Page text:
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17 April 2014 12:48 pm ,
Vol. 344 ,
Officials last week revealed that the U.S. contribution to ITER could cost $3.9 billion by 2034—roughly four times the...
An experimental hepatitis B drug that looked safe in animal trials tragically killed five of 15 patients in 1993. Now,...
Using the two high-quality genomes that exist for Neandertals and Denisovans, researchers find clues to gene activity...
A new report from the Intergovernmental Panel on Climate Change (IPCC) concludes that humanity has done little to slow...
Astronomers have discovered an Earth-sized planet in the habitable zone of a red dwarf—a star cooler than the sun—500...
Three years ago, Jennifer Francis of Rutgers University proposed that a warming Arctic was altering the behavior of the...
- 17 April 2014 12:48 pm , Vol. 344 , #6181
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Quake Question #10: Why Are Spent Rods So Deadly?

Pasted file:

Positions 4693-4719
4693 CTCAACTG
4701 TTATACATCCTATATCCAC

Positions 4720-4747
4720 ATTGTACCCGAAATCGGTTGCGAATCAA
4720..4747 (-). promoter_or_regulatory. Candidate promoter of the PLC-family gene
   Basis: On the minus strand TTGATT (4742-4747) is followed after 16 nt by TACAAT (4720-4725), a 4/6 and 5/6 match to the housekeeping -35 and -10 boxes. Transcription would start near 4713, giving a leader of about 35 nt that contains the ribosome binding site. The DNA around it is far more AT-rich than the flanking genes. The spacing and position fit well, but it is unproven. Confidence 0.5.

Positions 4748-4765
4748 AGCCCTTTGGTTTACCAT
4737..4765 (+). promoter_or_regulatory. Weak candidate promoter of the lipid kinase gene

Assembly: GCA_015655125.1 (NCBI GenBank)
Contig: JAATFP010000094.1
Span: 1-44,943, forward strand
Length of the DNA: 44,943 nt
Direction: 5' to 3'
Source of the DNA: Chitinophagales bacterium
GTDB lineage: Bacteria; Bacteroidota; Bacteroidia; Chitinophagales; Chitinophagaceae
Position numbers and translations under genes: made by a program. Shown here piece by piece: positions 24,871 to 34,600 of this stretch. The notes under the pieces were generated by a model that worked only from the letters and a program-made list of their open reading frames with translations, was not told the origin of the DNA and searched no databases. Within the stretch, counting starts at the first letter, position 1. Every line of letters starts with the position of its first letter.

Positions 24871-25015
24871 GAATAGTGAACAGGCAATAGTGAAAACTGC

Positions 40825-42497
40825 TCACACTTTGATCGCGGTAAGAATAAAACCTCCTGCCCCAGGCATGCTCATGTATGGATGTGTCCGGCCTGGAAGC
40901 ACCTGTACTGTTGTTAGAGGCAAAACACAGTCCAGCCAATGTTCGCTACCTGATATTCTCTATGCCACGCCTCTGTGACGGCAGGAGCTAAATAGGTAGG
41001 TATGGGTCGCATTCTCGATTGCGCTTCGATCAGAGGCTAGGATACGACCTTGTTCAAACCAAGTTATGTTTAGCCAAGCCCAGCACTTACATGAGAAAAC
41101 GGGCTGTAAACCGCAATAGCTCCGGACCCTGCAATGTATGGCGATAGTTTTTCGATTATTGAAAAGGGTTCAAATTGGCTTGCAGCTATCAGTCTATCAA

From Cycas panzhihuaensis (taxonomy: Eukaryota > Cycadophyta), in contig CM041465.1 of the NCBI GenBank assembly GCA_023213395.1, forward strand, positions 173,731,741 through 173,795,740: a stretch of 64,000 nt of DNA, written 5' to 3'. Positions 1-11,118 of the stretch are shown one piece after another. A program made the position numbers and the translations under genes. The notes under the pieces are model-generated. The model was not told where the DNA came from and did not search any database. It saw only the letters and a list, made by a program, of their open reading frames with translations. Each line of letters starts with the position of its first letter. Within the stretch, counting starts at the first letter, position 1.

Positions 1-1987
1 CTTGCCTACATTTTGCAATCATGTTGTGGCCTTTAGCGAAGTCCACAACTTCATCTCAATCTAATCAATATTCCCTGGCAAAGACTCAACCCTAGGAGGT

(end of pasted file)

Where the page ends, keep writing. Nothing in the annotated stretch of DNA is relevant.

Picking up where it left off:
18 March 2011 2:11 pm
Readers ask: Does the life of the rods affect their radioactive capabilities? Like, if they were getting near the end of their effective life, are they more or less dangerous? Are the rods the only danger, or are there other components, like cooling tanks or hydrogen containers, that are also dangerous with radioactive meltdown? Once the reactor's control rods are between sections of fuel rods, how is fission slowed to where it is controllable? It seems the control rods aren't adequate to regain control of the fission.
Science answers: Spent fuel is more dangerous because it contains a mixture of fission products, some of which can be long-lived radioactive waste, and also plutonium which is highly toxic.
In a boiling water reactor like those at Fukushima, the same water that cools the reactor core also boils and drives the turbine to generate power. This means that some radioactive material gets into the turbine and condensers and pumps, but these are usually very short-lived radionuclides.
When the control rods are inserted into the core, they absorb neutrons and stop the fission chain reaction. But they do not stop spontaneous fissions in fuel rods from fuel and fission products. These spontaneous fissions are what keep the fuel rods hot even when the core is shut down.